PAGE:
Shoura panel says no to former drug addicts returning to their jobs

Updated 11 November 2014

Shoura panel says no to former drug addicts returning to their jobs

A proposal under consideration by the Shoura Council suggests the possibility of returning rehabilitated addicts to their former jobs after treatment. The security committee of the council has, however, rejected the proposal. Some members, on the other hand, quoted a survey indicating that 45 percent of current addicts are holding jobs at present.
The proposal, submitted by Shoura member Ahmad Al-Mufreh, called on the parties concerned to encourage rehabilitated addicts from both the public and private sectors to go back to their previous job once the rehabilitation program had been completed successfully.
Meanwhile, the security committee at the council stressed the need to find supportive and adequate solutions that help addicts to quit their addictions, including extending financial help to their families if they are entitled to it. However, the majority of the committee did not approve adding extra provisions to the anti-drugs system, and suggested resorting to the regulations and channels of the Ministry of Social Affairs, or amending the social insurance system to realize this goal instead.
The security committee considered the proposal submitted by Al-Mufreh as containing phrases and items unrelated to the subject matter of the anti-drug law and provisions, which itself did not include any specifications regarding the eligibility of the addict themselves, such the person's status as an employee, worker, unemployed, male, female, citizen or resident. The proposal, in comparison, included provisions that touch on the employment judgments that should apply on the affected employee, such as their retirement entitlements and subjection to guardianship if unable to act on their own. Such provisions, according to the security committee, are stated in other regulations and laws. The committee did not approve the proposal on these grounds.
Representing the minority of members from the security committee who had voted in favor of the proposal, member Abdulrahman Al-Atwi said that the proposal is very important, and that its provisions should be added to the anti-drug law, pointing to the increasing problem of drugs in the Kingdom.
The report submitted by the minority of the committee confirmed that the proportion of currently addicted persons in employment today exceed 45 percent of the total number of addicted in Saudi society. This percentage represents job categories such as doctors, officers, pilots and others. The survey indicated that 70 percent of prisoners today are detained due to drugs-related issues.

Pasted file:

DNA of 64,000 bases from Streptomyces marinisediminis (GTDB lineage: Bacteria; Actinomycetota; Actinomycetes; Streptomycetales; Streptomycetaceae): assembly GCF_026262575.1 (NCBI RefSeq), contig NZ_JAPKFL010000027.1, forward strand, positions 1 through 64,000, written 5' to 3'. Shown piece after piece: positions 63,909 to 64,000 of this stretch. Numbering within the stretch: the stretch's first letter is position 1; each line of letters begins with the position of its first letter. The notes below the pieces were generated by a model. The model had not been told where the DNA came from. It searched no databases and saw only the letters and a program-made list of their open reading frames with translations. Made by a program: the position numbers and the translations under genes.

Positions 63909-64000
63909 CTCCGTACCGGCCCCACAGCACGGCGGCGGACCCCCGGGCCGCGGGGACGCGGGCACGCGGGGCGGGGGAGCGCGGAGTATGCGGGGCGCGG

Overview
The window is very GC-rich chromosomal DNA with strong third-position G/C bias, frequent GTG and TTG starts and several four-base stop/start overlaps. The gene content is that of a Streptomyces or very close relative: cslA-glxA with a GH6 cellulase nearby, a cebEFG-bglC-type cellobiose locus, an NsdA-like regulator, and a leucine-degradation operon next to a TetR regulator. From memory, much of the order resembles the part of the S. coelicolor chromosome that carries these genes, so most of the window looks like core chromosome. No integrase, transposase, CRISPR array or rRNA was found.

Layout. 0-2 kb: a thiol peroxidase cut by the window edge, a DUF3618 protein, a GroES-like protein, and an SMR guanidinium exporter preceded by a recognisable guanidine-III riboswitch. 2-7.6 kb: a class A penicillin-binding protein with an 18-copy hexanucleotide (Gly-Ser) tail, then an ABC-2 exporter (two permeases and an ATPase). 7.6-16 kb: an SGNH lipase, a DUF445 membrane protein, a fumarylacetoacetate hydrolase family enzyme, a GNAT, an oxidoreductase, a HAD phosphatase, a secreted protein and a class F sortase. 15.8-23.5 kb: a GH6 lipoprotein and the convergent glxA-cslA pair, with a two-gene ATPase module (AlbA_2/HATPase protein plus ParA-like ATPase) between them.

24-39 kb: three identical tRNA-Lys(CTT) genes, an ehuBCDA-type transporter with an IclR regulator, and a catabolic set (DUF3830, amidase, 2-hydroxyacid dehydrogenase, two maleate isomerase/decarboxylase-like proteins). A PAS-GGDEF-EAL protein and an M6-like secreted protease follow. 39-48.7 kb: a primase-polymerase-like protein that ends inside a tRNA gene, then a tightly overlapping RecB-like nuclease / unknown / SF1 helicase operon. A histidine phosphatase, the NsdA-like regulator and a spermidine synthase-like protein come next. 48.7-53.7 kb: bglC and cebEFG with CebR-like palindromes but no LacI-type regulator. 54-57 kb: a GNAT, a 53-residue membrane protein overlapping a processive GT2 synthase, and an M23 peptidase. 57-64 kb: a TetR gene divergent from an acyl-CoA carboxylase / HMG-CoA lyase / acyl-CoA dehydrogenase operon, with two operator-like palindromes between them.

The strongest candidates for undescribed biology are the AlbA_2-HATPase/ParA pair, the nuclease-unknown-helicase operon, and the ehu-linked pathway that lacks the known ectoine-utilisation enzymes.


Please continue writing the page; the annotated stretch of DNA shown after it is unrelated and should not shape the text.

Fraud alert over cryptocurrency falsely linked to Saudi Arabia

Updated 21 August 2019

Fraud alert over cryptocurrency falsely linked to Saudi Arabia

  • The website of a cryptocurrency company is promoting what it calls the CryptoRiyal and SmartRiyal
  • The Singapore-based company uses the Saudi emblem of two crossed swords and a palm tree

JEDDAH: Fraudsters are trying to lure victims into investing in a “virtual currency” with false claims that it is linked to the Saudi riyal and will be used to finance key projects, the Saudi Ministry of Finance warned on Tuesday.

The website of a cryptocurrency company in Singapore is promoting what it calls the CryptoRiyal and SmartRiyal, using the Saudi emblem of two crossed swords and a palm tree. Its “ultimate goal” is to finance NEOM, the smart city and tourist destination being built in the north of the Kingdom, the company claims.

“Any use of the KSA name, national currency or national emblem by any entity for virtual or digital currencies marketing will be subject to legal action by the competent authorities in the Kingdom,” the ministry said on Tuesday.

The fraudsters were exploiting ignorance of how virtual currencies work, cryptocurrency expert Dr. Assad Rizq told Arab News.

“A lot of tricks can be played,” he said. “Some of these companies are not regulated, they have no assets, and even their prospectus is sometimes copied from other projects.

“They hype and pump their project so the price goes up. Inexpert investors, afraid of missing out, jump in, which spikes the price even higher. Then the owners sell up and make tons of money.

“Cryptocurrencies are a risky investment for two reasons. First, the sector is not yet fully regulated and a lot of projects use fake names and identities, such as countries’ names or flags, to manipulate investors.

“Second, you have to do your homework, learn about the technology. And if you still want to invest, consider your country’s rules and regulations.”